Gartner also forecasted that by the end of 2020, 80% of organisations will overshoot their cloud Iaas budget due to a lack of cost optimization approaches. Why is it tricky to predict cloud spend?
Those are two different questions. Taking the latter first, personally, I think the primary uncertainty in predicting cloud spend is that of predicting your demand. The better you understand the characteristics of your business and thus service demand, the better you can predict your cloud spend. That, of course, assumes you understand your cloud cost model; and if you don’t, you should!
Cloud makes it easy to throw resources at fixing a problem and of course spiralling costs. In terms of cost optimisation, read on…
What are Sotic doing to avoid blowing their cloud budget and how are you maximising the value of your chosen cloud architecture?
Just like optimising other aspects of your technology estate, we employ the use of predictive analysis. We find that cloud cost optimisation very much rewards the time you invest in it and how well you pay attention to your usage data.
As well as having a few budget alarms setup we review our spend monthly, looking at variance and categories of highest cost. We try to purchase optimally, using a core of reserved instances for critical permanent resources together with a blend of on-demand and spot for more dynamic requirements.
We also pay attention to the Trusted Advisor Cost Optimisation dashboard and the Cost Optimisation well-architected pillar. We also keep an eye on new announcements from AWS, such as when they recently announced the cheaper AMD powered server instances.
As you can see it is a continuous process which, as I mentioned, takes time.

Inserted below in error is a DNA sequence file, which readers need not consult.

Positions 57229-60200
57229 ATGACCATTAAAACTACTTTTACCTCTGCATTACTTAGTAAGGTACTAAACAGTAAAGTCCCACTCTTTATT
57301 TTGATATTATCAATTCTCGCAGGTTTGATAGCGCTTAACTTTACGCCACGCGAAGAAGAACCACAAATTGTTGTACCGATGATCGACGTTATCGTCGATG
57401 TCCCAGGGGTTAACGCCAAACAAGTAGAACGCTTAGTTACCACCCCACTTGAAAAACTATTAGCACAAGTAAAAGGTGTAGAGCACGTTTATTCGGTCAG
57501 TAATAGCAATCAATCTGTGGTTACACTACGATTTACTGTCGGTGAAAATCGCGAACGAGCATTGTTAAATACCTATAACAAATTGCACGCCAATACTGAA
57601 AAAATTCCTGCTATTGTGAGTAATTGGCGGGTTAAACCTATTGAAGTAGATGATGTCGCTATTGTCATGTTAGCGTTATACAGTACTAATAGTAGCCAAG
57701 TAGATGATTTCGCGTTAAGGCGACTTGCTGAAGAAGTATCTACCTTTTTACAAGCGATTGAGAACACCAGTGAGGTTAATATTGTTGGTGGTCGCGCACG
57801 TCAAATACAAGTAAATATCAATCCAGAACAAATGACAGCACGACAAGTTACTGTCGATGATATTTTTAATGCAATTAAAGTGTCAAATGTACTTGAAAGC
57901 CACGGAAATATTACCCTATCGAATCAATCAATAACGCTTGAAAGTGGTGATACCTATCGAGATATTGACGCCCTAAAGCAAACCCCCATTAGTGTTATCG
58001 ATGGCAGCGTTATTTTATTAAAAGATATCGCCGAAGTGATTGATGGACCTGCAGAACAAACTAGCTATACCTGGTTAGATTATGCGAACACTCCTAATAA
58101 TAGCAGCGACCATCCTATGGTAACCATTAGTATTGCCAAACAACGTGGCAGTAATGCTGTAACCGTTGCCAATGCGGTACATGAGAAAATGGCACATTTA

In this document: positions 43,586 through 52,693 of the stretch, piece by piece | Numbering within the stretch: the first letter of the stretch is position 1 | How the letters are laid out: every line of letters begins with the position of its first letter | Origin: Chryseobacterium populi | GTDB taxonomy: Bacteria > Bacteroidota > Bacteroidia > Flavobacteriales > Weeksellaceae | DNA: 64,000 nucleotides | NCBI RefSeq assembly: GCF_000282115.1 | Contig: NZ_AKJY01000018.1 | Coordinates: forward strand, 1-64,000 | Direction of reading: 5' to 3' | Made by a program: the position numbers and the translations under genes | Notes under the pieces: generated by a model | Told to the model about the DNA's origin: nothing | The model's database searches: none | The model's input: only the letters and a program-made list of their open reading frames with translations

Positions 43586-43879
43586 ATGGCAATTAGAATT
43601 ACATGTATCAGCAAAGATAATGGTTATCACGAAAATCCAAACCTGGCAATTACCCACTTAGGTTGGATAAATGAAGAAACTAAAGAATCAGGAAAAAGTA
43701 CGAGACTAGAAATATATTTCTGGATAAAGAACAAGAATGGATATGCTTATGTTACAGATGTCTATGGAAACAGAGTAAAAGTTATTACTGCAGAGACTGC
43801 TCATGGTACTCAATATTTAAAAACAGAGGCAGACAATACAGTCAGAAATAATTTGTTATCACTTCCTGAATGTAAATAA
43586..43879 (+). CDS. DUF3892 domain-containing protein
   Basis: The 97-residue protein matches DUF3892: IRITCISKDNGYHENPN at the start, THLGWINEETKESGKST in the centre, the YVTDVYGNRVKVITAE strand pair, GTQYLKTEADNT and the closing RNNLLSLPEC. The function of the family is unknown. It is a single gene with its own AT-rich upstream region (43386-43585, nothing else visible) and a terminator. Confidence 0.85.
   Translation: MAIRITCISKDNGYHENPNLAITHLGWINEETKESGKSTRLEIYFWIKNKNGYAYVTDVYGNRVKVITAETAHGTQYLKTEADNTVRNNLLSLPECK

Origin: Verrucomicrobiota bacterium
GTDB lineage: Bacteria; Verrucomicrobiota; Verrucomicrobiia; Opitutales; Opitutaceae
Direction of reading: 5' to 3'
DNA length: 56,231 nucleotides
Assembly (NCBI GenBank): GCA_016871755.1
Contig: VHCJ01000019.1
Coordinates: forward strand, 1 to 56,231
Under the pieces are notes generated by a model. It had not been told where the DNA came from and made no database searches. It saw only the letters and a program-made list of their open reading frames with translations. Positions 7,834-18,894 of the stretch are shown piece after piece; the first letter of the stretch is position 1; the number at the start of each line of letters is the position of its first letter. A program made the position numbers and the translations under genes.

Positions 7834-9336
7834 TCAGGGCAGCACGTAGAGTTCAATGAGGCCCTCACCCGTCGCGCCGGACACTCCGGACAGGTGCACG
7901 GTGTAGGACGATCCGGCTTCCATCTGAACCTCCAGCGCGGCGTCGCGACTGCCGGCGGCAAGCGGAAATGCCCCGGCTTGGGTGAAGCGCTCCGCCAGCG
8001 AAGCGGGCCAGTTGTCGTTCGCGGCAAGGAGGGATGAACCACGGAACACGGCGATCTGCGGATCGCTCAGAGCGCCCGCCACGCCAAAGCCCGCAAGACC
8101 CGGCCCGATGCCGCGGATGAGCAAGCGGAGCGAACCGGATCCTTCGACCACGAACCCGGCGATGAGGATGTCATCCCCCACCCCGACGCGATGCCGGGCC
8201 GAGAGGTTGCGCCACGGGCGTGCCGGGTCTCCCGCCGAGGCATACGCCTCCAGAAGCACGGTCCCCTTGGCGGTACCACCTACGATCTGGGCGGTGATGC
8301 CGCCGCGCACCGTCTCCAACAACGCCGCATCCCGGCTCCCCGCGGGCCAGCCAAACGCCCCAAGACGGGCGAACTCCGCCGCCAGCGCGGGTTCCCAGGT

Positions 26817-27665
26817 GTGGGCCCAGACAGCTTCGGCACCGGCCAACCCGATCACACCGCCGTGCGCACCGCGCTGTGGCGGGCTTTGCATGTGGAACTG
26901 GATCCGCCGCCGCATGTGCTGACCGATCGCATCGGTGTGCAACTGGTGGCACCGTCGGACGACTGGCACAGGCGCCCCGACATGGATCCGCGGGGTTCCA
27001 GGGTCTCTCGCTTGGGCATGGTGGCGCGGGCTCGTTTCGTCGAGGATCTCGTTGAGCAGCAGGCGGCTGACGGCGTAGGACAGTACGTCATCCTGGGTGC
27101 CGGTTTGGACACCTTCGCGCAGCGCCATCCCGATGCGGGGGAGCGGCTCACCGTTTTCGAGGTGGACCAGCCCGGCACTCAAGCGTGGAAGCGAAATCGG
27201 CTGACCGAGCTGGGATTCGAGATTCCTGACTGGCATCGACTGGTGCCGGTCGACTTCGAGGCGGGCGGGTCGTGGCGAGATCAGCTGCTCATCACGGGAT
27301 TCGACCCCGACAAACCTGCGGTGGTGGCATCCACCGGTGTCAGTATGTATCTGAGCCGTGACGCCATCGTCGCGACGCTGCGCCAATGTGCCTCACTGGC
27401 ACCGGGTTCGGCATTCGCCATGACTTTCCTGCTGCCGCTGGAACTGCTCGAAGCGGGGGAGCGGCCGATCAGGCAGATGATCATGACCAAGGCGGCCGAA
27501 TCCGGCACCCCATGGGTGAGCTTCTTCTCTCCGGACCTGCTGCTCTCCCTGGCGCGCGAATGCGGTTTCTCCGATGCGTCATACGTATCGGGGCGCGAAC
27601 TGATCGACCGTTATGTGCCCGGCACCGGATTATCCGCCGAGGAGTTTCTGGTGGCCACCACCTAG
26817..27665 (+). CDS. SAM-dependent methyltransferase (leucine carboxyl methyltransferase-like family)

Do you plan on moving all applications to the cloud or will you maintain some on-premises and why?
The plan has always been to migrate all our assets to the cloud. However, we had mapped out the migration strategy to cover a couple of years which would then allow us to continue testing. Once we experimented and made the switch we never looked back. As at today, we’ve already moved pretty much everything to the cloud; all-in as I said and we are very proud of it. All that’s left on-prem is a minimal local back office function including file/print services.
Has the migration been successful? Can you give us any stats illustrating the benefits of your move to the cloud?
Yes, it has been a huge success and has changed our approach to development and delivery, but not without some snags as discussed earlier.
To give an example of stats, during the Guinness Six Nations Championships where we run three of the official sites, Sotic were able to scale up our client’s site by more than a factor of 10, to meet huge spikes in traffic. Such a feat would have simply been impossible or cost-prohibitive to achieve without the cloud.
I think to truly maximise the power of the cloud, aside from the expected technical requirements, there’s a need for outside-the-box thinking; and once you have a grasp on that, cloud migration is very achievable.
Meet Leo Mindel at the Cloud Migration Summit on May 14th in London, where he will be discussing “Complete Cloud: Delivering Business Objectives In A Fully Cloud-Based Environment”.